In our daily activities, we are too cunning to be profound in thoughts and deeds. Nobody trusts us; we do not trust ourselves. Absurdly, in this milieu of ethical depravity, we continue to sermonise growth albeit without conscious action towards its attainment. We turn every good concept on its head and continuously crave development. We are not only joking, but we are a huge joke. We will continue to grovel in the abyss of hopelessness and helplessness. That is the truth. We ridicule morality in all facets of our lives; we chastise ethics as irrelevant and glorify corruption – in governance, in politics, in commerce, in community life and in religion. We disrobe openness and thrive on deceits and deceptions. We rationalize irrationalities and call it wisdom. We remove all ingredients of development and strive to grow. It is an aberration. It is unnatural. It has never happened and will never happen. Nature abhors and destroys such attempts. We will continue to endure the state of subservience eternally unless we change our ways. The leadership engages in propaganda against its people – perfecting the art of deception to a level of perfection.   The Government ensconces in duplicity and calls it diplomacy and continues to bask in euphoria of pseudo growth. Our politicians politicize truth while the economists economize facts. Religious leaders thrive on heresies and intellectuals are adept in blatant opportunism. Nigerians do not trust their leaders and the leaders do not give a damn and do not even pretend to give a damn! What a pain! Indeed we are damned! We need a moral rebirth.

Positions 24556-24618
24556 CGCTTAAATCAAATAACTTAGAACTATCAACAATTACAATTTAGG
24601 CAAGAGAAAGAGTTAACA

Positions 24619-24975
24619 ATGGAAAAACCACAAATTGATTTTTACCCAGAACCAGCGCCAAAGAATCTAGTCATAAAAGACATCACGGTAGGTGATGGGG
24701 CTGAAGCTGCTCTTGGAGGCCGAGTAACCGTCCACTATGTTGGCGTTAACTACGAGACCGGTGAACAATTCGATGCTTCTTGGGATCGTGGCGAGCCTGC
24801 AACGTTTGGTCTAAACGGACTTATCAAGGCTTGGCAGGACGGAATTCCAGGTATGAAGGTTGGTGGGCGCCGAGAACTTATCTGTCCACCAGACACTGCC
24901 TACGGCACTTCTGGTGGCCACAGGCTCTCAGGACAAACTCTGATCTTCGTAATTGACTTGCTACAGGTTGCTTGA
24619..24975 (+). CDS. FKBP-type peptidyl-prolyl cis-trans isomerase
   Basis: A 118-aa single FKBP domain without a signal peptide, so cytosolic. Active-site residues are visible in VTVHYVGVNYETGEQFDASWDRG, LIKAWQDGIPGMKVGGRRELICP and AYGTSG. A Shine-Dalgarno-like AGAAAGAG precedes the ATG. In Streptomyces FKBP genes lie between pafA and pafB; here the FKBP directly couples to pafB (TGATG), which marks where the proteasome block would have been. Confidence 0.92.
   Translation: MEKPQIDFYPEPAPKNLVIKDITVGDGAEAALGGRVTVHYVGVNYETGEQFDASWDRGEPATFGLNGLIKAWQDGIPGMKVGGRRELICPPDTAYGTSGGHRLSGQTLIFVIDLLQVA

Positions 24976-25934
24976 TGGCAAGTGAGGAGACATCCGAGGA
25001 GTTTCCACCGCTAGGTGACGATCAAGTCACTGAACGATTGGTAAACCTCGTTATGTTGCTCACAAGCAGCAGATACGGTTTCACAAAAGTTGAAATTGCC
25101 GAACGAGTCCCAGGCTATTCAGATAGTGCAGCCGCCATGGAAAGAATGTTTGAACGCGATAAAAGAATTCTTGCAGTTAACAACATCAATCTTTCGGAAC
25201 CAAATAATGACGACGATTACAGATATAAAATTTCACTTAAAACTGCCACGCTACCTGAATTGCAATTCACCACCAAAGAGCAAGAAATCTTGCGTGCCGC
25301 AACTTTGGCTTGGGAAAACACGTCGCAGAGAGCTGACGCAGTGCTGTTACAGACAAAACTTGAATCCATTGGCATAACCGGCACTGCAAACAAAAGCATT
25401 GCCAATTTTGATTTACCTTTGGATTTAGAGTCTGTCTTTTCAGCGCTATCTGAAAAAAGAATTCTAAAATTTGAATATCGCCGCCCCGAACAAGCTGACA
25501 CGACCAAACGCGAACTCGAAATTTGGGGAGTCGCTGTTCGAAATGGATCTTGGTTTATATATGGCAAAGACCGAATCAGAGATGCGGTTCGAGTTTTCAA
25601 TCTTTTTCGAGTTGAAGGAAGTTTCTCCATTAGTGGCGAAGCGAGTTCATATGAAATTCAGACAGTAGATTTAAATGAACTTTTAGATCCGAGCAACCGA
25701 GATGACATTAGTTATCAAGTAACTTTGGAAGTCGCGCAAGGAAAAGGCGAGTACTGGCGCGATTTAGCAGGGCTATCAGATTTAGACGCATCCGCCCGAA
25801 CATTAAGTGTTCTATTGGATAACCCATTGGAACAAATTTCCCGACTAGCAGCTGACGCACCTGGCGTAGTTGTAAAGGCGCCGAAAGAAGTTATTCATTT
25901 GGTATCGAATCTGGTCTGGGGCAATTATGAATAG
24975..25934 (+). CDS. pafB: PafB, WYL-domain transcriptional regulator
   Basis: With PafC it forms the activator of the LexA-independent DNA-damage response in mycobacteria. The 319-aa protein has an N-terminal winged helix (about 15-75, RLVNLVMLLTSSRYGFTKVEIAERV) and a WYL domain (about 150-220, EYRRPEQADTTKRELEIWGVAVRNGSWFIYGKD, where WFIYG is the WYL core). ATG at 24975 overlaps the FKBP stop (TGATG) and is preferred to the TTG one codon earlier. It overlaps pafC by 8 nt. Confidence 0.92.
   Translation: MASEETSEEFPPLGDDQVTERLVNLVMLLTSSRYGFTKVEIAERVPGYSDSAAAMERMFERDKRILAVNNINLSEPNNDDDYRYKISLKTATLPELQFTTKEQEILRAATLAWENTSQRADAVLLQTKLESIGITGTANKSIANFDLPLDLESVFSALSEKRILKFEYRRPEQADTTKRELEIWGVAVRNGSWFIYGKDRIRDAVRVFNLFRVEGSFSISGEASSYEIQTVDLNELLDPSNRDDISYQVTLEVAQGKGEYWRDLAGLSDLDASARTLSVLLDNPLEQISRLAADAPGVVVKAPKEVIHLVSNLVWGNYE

Maintenance of good ethical standards is the basis of good institutions and harbingers of good governance, which engenders prudent usage of resources. Perverted values and crooked orientation bring mockery to a people. Both globally and internally, our moral turpitude has created for us a problem of survival. We should seek lofty goals, aspire for the finest of ideals, pursue smoothest of values and profess purest of views. It is then that our path to honour, development and growth will be assured.

Concluded.